A female prison inmate has filed a federal lawsuit against the Maine prison guard she says sexually assaulted her.

The suit also names as defendants the state and prison officials who she alleges failed to protect her from the assaults.

The woman’s Bangor attorney filed the suit in U.S. District Court Wednesday.

It alleges that the guard, Joshua Dall-Leighton, assaulted the woman several times in a prison van while taking her from the Southern Maine Re-entry Center in Alfred to her job. She said Dall-Leighton pursued her repeatedly while she tried to avoid contact with him.

The suit asks for unspecified actual damages and punitive damages. Prison officials, including Joseph Fitzpatrick, the commissioner of the Department of Corrections, and two prison wardens, are named because the woman alleges they deprived her of her rights. It also names another prison guard who, the woman said, tried to help her avoid Dall-Leighton, but failed to report the allegations of sexual assault.

A woman who is suing Joshua Dall-Leighton, shown in 2015, claims he assaulted her several times in a prison van while taking her from the Southern Maine Re-entry Center in Alfred to her job.

Dall-Leighton was indicted on a charge of sexual assault in November after an investigation by the Maine Department of Corrections. The criminal case against him in York County Superior Court is pending and Dall-Leighton’s lawyer, Neal Weinstein, said it is currently scheduled for trial in August.


Dall-Leighton received widespread attention in 2015 for donating a kidney to a woman who advertised her need for a new organ in the back window of her car.

Attempts to reach Ezra Willey, the Bangor attorney who filed the suit, were unsuccessful Wednesday.

Fitzpatrick did not return a message left on his assistant’s voicemail or reply to an email seeking comment Wednesday.

Weinstein said his client denies the allegations and said the suit is “a scam” designed to win the woman better treatment in prison, an early release or a better deal in any criminal cases pending against her.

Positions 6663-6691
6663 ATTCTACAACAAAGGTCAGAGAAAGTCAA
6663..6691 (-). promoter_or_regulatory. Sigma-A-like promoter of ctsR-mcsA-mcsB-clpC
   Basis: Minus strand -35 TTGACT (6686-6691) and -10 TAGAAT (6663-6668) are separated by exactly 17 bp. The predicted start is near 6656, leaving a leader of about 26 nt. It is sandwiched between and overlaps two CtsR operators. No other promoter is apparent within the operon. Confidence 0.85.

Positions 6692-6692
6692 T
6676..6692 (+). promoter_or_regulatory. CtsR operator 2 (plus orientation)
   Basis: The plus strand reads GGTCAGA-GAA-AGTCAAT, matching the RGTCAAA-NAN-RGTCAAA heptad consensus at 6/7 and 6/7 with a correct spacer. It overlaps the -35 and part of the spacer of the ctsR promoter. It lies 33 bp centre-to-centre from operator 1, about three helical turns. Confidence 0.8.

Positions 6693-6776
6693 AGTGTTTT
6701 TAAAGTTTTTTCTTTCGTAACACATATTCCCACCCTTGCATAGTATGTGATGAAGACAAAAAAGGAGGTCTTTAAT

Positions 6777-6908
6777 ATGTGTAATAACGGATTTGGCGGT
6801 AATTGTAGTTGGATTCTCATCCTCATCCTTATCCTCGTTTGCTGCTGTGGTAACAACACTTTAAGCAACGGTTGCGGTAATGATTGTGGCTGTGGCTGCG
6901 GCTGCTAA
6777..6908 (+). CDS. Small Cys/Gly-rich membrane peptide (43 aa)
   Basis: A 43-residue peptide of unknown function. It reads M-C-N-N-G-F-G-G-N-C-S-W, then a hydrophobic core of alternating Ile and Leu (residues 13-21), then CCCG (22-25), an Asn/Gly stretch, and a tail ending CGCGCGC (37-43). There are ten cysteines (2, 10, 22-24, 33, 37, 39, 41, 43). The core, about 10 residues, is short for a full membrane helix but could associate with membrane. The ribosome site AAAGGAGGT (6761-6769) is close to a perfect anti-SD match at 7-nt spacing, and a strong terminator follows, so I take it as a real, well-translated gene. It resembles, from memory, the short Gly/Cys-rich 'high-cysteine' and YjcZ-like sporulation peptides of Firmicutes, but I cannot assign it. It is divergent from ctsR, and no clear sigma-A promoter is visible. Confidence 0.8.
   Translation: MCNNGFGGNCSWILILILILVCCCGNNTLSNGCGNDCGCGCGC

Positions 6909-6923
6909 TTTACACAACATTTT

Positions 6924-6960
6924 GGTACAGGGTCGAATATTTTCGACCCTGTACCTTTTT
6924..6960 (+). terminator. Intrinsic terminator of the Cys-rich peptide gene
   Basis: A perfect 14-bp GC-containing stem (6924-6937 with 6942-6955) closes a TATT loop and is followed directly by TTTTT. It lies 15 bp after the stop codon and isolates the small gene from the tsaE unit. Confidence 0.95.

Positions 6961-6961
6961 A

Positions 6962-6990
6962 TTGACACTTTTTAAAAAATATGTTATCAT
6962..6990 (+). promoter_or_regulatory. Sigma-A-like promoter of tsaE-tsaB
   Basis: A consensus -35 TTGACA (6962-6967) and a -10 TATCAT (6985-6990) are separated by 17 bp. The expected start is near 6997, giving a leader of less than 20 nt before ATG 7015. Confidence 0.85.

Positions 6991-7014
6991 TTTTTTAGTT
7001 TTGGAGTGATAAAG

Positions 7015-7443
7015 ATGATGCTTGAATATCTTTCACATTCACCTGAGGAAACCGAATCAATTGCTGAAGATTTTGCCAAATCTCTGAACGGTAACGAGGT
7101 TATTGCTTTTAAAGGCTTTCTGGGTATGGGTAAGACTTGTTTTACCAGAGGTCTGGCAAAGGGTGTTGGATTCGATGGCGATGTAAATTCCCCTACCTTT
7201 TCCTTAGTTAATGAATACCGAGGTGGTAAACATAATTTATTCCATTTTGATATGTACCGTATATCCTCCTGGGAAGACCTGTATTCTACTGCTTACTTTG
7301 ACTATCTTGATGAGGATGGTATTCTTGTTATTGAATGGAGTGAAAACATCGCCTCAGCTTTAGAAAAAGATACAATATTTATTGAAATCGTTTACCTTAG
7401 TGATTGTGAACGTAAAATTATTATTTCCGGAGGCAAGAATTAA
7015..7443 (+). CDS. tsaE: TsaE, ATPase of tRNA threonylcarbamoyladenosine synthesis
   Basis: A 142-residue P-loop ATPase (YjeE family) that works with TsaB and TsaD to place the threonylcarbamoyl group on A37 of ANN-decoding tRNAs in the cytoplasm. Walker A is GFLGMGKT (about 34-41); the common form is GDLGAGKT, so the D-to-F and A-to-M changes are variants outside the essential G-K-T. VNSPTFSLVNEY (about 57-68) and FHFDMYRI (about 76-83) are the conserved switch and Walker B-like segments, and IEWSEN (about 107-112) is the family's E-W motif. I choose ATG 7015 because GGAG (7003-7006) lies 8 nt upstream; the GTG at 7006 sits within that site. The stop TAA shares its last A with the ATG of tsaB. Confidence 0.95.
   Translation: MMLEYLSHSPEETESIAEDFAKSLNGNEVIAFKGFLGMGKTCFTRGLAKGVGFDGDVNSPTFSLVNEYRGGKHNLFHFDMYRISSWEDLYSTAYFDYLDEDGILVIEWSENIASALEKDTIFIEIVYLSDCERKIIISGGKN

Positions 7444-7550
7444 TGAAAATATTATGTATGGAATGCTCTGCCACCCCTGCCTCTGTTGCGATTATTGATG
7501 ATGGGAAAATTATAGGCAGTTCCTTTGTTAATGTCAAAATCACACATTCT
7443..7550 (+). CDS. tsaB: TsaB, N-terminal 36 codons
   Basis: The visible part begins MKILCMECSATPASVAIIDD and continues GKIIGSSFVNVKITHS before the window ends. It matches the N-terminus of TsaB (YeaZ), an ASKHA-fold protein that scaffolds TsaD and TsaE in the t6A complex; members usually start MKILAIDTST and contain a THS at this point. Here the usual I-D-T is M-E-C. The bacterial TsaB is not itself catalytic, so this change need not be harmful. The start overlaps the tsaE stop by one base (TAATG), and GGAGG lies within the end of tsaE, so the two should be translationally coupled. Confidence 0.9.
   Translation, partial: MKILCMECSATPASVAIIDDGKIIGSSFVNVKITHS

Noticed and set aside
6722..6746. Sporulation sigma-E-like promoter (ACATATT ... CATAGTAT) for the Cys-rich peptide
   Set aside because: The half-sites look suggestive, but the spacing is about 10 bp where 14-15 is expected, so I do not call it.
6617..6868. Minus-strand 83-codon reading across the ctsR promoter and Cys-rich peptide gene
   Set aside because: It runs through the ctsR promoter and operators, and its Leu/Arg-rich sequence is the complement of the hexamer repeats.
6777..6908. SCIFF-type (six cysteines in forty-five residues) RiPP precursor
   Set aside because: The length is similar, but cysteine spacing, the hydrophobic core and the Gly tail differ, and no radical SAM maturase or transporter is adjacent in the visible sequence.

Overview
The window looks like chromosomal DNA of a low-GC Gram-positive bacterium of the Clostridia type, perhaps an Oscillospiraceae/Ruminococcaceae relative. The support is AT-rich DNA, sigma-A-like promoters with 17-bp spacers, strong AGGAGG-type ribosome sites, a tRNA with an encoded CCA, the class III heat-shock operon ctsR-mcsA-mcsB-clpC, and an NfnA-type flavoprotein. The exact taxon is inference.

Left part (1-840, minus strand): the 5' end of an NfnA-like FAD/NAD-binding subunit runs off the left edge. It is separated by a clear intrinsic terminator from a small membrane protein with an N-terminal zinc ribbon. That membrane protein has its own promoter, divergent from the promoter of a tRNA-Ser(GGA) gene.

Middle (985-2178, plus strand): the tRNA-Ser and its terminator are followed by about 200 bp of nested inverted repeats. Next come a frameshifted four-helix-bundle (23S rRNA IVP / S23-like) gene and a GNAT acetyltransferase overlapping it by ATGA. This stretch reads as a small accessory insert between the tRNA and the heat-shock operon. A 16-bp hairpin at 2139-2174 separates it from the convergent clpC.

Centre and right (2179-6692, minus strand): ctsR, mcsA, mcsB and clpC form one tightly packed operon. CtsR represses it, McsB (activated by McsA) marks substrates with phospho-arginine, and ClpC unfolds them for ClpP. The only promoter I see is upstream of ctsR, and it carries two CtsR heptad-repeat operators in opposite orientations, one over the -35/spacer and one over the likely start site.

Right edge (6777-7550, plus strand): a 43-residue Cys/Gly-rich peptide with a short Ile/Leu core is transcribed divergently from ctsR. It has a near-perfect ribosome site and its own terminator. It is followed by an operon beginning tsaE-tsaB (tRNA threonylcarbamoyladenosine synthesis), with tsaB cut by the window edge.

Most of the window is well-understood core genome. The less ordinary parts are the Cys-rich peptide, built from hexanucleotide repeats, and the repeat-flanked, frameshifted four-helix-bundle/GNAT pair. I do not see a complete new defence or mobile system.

He said another inmate has convinced other female prisoners to contact Willey and file sexual assault lawsuits.

“They’ll do anything to get a better deal in jail or to get out sooner,” he said.


The woman who filed the suit was serving time for assault, he said, and the inmate who steers the inmates to Willey has “a history of criminal violations a mile long.” The suit details the woman’s alleged interactions with Dall-Leighton over the course of four or five months beginning in late 2015. She said the guard made suggestive comments toward her and then arranged to be the person in charge of driving her to and from her work assignments outside the re-entry center. On several occasions, she said, he drove her to secluded spots where the alleged sexual assaults took place.

The woman said she tried to avoid contact with Dall-Leighton and at one point got drunk so she would be sent back to prison from the re-entry center.

The woman said the contact continued when she was home on furloughs. Dall-Leighton called her repeatedly, she alleges, to the point where family members complained that he was interrupting their time together.

Those contacts became sexual, she said, with explicit texts and photos exchanged between the two. The woman said she felt pressured to comply with Dall-Leighton’s efforts to make the communication sexual.

Although the woman’s name is in the suit, the Portland Press Herald does not name victims of sexual assault without their consent.

Edward D. Murphy can be contacted at:


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